Children develop their own ideas and are able to choose a way to present their writing. They develop their ability to ‘join the dots’, linking their writing to their learning in the wider curriculum.
Stoke Primary School considers the Characteristics of Effective Learning, as defined in the EYFS, to be key components that lead to lifelong learning. Stoke Primary School applies a progression of these throughout all year groups as a structure that underpins good learning. The language and its application develop through school and our children learn to develop these characteristics throughout all their learning.
A key part of each writing teaching sequence is 5 Box Planning. This is a process where teachers define a clear and focused skill progression for each sequence of learning, to ensure children understand both the skill area they are working towards but within a context of progression of steps. This is shared with and referred to by the children regularly. This sequence runs alongside the ongoing application and development of writing skills as defined by the National Curriculum, selected appropriately for the writing genre which is being taught.
This process supports enhanced learning rates as it provides clear scaffolding for children to engage in their own learning progression.
Skill progression targeting attainment range in class
Next Step goal for highest attaining children
4 Planning and Assessment
We believe that planning and assessment are inextricably linked and are fundamental to effective learning. Teachers have the responsibility to assimilate core information to ensure that planned learning is tailored to meet the needs of the class and through effective assessment, progress can be clearly defined.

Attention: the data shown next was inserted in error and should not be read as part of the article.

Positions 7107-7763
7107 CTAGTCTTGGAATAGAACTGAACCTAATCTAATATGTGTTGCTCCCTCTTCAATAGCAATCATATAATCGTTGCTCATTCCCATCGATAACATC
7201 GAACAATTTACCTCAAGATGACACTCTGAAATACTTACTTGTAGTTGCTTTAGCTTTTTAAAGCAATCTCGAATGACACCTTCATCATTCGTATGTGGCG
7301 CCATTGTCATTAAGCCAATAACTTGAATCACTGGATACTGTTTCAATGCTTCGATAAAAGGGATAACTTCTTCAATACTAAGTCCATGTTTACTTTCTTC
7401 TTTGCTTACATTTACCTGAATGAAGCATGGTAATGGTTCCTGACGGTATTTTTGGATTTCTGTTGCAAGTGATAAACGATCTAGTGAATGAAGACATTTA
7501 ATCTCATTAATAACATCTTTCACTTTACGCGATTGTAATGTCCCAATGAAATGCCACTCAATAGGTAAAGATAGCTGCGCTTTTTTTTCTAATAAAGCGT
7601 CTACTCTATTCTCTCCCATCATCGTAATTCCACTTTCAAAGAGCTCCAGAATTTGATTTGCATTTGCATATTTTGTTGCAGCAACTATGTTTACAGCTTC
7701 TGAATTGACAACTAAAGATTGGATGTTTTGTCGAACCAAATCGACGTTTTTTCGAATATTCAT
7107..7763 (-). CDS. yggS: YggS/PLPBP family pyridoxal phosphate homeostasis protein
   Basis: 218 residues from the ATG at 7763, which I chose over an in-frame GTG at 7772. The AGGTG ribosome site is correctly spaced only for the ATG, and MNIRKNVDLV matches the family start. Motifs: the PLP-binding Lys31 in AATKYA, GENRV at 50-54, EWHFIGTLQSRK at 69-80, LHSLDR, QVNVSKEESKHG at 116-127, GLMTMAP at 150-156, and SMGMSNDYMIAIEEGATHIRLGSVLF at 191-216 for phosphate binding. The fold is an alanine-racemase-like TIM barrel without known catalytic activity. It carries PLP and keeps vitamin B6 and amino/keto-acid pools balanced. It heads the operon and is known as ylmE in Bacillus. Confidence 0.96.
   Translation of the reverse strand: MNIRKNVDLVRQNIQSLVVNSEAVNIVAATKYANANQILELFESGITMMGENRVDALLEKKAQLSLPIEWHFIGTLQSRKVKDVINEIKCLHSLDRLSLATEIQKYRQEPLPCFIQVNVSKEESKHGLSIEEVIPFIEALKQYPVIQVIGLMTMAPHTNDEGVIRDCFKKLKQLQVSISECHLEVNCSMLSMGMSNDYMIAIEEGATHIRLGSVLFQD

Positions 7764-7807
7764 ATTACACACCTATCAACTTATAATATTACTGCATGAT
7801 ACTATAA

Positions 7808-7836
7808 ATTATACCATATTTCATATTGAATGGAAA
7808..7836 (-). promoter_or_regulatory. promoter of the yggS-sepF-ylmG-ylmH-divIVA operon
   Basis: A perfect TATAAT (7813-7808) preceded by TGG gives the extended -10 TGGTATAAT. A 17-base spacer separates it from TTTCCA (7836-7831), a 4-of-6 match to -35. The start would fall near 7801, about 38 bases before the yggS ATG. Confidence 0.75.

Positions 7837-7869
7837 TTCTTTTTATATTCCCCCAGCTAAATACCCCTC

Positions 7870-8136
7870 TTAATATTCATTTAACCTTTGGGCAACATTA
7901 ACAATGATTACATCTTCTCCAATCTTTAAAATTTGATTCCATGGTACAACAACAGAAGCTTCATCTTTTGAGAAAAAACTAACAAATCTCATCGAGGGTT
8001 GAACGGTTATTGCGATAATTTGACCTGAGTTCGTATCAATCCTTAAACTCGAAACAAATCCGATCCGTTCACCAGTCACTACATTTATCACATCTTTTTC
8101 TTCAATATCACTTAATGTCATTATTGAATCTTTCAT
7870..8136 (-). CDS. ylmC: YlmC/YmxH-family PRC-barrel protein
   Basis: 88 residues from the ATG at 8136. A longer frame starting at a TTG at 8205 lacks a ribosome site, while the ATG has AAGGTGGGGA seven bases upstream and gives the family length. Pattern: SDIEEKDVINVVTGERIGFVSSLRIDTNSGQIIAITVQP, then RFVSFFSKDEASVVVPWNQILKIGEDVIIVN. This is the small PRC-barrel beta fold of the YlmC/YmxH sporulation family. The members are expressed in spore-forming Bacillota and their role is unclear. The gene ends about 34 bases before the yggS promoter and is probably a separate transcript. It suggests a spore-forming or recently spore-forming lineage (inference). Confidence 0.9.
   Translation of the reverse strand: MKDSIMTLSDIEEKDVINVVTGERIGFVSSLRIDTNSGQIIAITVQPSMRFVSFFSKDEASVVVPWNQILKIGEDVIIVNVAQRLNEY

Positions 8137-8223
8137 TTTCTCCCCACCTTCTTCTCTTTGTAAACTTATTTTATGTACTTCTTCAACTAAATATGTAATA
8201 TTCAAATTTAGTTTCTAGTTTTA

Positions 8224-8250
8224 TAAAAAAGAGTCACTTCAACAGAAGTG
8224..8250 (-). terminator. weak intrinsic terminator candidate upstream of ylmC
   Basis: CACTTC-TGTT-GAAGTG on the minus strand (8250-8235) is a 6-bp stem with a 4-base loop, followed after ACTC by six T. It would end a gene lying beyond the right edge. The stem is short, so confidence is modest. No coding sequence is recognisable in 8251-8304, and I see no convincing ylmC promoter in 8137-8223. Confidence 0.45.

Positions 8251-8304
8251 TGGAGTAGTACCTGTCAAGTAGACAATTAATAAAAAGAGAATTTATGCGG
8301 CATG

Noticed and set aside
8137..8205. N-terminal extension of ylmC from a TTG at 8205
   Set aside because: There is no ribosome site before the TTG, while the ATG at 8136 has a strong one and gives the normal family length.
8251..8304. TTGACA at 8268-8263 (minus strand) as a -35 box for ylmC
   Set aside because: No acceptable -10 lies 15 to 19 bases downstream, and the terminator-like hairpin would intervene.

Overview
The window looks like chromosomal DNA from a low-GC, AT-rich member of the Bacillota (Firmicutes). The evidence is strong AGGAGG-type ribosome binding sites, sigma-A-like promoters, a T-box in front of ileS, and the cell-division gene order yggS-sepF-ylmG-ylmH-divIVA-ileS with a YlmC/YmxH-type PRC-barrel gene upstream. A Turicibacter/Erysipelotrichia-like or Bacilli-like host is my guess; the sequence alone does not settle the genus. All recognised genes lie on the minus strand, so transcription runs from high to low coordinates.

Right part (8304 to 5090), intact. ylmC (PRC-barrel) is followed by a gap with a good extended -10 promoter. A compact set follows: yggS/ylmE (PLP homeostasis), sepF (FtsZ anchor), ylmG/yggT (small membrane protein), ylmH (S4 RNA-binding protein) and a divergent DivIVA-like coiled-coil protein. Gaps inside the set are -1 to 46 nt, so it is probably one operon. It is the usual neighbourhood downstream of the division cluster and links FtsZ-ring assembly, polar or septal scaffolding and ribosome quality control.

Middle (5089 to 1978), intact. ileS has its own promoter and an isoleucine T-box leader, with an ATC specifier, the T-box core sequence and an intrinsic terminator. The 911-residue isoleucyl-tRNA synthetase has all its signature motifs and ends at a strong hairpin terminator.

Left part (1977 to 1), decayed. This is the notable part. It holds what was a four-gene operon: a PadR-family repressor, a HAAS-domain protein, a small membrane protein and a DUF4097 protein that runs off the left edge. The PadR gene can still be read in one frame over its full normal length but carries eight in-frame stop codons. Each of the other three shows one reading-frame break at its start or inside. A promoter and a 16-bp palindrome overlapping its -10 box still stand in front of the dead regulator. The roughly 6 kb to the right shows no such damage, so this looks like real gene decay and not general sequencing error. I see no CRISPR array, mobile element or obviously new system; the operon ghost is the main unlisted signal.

Stoke Primary School has two approaches to curricular topic planning:
Immersive topics seek to strengthen the quality of writing by using foundation subjects to widen and contextualise vocabulary. Topic plans support sequences that build to high quality literary outcomes
Discrete topics provide an opportunity to teach writing skills that
The Write Stuff is the whole school approach to writing.
Teachers plan in year groups and then tailor plans and resources for each class’s attainment and development needs. Teachers plan each writing unit, with the modelled writing (sentence stacking) clearly structured. Each unit results in a shared outcome and an independent outcome which the children plan for themselves, implementing the skills taught.
Where monitoring identifies planning as insufficient for effective learning or has limited impact on pupil progress, support is provided by subject leaders with the use of established formats and guidance.
Writing assessment grids are used to assess and record attainment. The grids contain key developmental skills and enable teachers to measure, track and share children’s attainment. They are used to record formative and summative assessment and provide the supporting evidence necessary to make age-related judgements on children’s attainment.
To aid writing assessment, moderation of samples of writing takes place within school in addition to external moderation within the school’s network. This provides a clear and robust assessment procedure, enabling teachers to plan next steps.
5 Policies that support the Teaching and Learning Policy
Safeguarding and Inclusion